Math 546 (Algebraic Structures I) Section 001 Summer II

Lectures in BA 791

MTWThF 10:05 AM - 12:00 PM

Professor: Peter J. Nyikos Prof. Nyikos's Office: LeConte 406.     Phone: 7-5134 Office hours:MTWThF 8:30-9:55 or by appointment Grades are mostly determined by homework and quizzes (total score adjusted to 200 points), a midterm test worth 100 points, and the final exam, on August 2, worth 200 points. Attendance will be a factor in cases close to the borderline between two grades. The midterm for this course is on Monday, July 22. It covers Sections 1.1-1.4, Theorems 1.13 and 1.15, Theorems 2.1 and 2.2, Sections 2.2 and 3.2, converting from decimal notation and back, and the use of the Euclidean algorithm.

The textbook for this course is Abstract Algebra by W.E. Deskins. This Dover reprint is a classic and was chosen partly to save students money. It does have the drawback that some of the notation and terminology is obsolete, but there will be handouts that give the current notation and terminology when the need arises.

The course will cover part or all of the following sections:
1.1 through 1.5
2.1 and 2.2
3.1 through 3.5
5.1 and 5.2
6.1 through 6.7
7.1, 7.2, 7.4 and 7.6

The objectives of this course are to attain a strong understanding of the basics of group theory and ring theory, with enough background in set theory to understand such basic concepts as sets, relations (including equivalence relations and partial order relations) and functions, and enough background in number theory to provide useful examples.

The second quiz in this course is on Wednesday, July 17. It covers the definitions in Section 1.4 and the proofs of Theorems 2.9 through 2.12 in Section 2.2.

Hand-in homework

First set of homework, due Wednesday, July 10.
1. Let A = {1, 2, 3, 4, 5}, B = {2, 4, 6, 8} C = {1, 3, 5, 7} and D = {1, 3, 7, 9}. Find the following, where u stands for union and n for intersection:
A n C,   (A u C) n D,   (A u C) \ D,   and (A u C) n B.
2. Do (d) (e) and (f) in Problem 10, Section 1.
3. Do (d) (e) and (f) in Problem 11, Section 1.
4. Do (d) (e) and (f) in Problem 7, Section 1.2, in the following way: for each of the following properties, tell whether or not it holds in each case.
reflexive
symmetric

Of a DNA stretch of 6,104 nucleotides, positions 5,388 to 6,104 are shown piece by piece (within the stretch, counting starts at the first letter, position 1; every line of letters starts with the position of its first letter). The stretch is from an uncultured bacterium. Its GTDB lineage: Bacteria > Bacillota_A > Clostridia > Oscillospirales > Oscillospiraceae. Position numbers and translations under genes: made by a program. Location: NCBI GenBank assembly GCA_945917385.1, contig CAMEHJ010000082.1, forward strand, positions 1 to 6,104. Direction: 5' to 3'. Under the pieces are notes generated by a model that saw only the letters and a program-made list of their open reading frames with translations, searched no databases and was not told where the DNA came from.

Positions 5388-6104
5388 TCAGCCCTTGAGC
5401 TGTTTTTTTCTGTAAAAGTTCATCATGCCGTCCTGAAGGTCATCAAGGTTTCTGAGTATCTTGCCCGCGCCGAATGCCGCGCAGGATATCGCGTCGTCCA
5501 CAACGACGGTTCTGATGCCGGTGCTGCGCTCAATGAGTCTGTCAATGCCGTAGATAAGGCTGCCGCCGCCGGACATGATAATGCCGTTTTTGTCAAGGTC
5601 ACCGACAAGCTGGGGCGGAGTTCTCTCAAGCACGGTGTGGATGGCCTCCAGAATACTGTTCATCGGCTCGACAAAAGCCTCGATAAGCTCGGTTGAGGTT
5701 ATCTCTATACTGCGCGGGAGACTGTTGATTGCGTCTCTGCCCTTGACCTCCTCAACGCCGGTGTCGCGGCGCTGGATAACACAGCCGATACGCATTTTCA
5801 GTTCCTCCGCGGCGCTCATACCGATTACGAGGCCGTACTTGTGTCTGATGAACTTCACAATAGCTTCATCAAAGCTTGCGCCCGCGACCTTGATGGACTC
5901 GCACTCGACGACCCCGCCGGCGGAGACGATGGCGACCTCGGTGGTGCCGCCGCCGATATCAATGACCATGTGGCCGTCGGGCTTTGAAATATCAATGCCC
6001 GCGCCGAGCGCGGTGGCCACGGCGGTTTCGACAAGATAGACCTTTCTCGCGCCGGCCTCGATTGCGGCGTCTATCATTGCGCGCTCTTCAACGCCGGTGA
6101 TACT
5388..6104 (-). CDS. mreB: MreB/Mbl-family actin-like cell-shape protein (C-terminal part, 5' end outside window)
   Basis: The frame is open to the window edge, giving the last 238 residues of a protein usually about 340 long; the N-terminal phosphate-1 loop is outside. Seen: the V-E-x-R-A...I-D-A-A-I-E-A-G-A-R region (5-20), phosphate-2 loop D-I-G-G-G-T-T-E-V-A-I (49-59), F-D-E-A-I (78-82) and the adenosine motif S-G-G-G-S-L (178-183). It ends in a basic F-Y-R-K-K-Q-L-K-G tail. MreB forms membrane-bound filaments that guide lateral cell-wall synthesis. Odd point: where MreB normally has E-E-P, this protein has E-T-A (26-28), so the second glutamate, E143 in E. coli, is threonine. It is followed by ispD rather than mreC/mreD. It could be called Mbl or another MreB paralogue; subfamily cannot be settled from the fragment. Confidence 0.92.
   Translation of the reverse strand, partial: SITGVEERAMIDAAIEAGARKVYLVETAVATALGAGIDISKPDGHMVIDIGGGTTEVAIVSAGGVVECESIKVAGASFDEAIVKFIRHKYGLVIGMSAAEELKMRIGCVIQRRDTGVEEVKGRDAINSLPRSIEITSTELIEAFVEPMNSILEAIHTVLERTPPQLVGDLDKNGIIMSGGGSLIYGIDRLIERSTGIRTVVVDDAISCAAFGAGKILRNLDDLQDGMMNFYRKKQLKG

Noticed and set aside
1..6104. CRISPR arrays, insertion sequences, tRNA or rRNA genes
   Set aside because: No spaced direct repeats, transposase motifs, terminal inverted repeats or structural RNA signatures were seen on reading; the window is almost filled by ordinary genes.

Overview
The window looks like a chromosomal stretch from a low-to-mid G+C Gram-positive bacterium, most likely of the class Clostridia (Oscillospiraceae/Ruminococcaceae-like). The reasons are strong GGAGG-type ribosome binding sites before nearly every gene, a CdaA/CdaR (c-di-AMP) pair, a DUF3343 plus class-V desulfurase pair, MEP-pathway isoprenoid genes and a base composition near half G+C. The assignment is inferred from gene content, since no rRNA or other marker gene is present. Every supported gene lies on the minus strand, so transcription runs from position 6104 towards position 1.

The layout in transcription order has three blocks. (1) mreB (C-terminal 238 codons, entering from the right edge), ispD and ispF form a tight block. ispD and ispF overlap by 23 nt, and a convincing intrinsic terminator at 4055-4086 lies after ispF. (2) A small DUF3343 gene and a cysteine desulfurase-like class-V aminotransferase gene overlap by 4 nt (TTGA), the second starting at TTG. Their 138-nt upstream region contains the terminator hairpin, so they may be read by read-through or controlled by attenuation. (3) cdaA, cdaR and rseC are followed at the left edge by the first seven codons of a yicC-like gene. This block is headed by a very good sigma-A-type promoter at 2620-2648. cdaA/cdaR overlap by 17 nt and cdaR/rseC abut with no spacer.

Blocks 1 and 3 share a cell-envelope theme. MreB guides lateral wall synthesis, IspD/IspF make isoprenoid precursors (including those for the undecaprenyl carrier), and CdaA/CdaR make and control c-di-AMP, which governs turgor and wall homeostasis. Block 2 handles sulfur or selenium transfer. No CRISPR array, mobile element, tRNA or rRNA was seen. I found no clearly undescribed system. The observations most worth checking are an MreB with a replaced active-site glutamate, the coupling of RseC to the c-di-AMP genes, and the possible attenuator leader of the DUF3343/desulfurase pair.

transitive
anti-symmetric
strictly anti-symmetric

Second set of homework, originally due July 15, but with the last problem now due Thursday, July 18.
Section 1.3, numbers 1, 3 [not counted for grade] and 5
Write out a table for the binary operation u (union) on the power set of {0, 1}
Section 1.4, number 1: write out the tables for all possible binary operations on {x, y} and tell which are commutative, and which of the commutative ones are associative.

Third set of homework, due Wednesday, July 17:.
Section 1.4, numbers 10, 11, 13
Tell which axioms for a Boolean algebra are NOT satisfied when E ={1, 2, 3} in Problem 8, page 30.

Fourth set of homework, due Thursday, July 18.
Finish Section 1.4, number 1 as above.
Section 3.1, number 1.

Fifth set of homework, due Tuesday, July 23.
Characterize the right zeroes in Example 3 on p.22 (see Problem 10 on the next page for definition).
Section 2.2, number 5;
Section 3.2, number 11;
Section 3.4, number 2; and
With [a]*b defined as [a^b] (where a and b are positive integers, and a^b means a to the bth power), write out the tables for [a]*b for the nonzero residue classes modulo 6 and modulo 7 and b > 0. You may omit brackets to simplify the display.

Sixth set of homework, due Tuesday, July 23.
Section 6.1, numbers 5 and 8
Section 6.2, number 1

Seventh set of homework, due Monday, July 29:
Section 6.3, numbers 5, 9, 15, 16
Section 6.4, number 5
Construct a homomorphism from the group of symmetries of an equilateral triangle (noncommutative group of six elements) to the additive (Z/(2), +) of residue classes modulo 2.
[Held over from Thursday] Write the tables for the commutative loops of order 5, and one noncommutative loop of order 5, using the numbers 1, 2, 3, 4, and 5 in that order, and letting 1 be the identity.

Extra Credit

Extra credit problems will be assigned from time to time. They are to be done strictly on your own, except that I am willing to give you advice. You are not to discuss them with anyone else.

There is no due date for extra credit, but once a fully correct solution is handed back, the problem is no longer eligible for extra credit. This is true of all problems with lines through them below.
If you can't quite get the solution to an extra credit problem but have some ideas, hand it in for partial credit. I will keep adding to your score as you improve your work on it.

1. p. 20, number 5 [6 points]

2. p. 20, number 12 [4 points each part]   you may use the definition of "inverse" that says F' is the inverse of F iff their composition F'oF is the identity on the domain of F.

3. Show that, in a Boolean algebra, (a+b)' = a'.b' and (a.b)' = a' + b'. [6 points] [The dot should be raised to denote "multiplication".

4. With (a - b) defined as (a'+b)' in a Boolean algebra, (a - b) + b = a+b. [6 points] [Hint: you may assume the preceding problem in solving this one.]

5. Characterize the right zeros for Example 3, page 22 [6 points].

6. Is there a commutative loop of 5 elements that is not a group? [3 points for correct answer, 12 points for a correct answer proven to be correct]

7. Write out the multiplication table for the quaternion group of Exercise 16, page 256 and find the subgroups of this group. [10 points]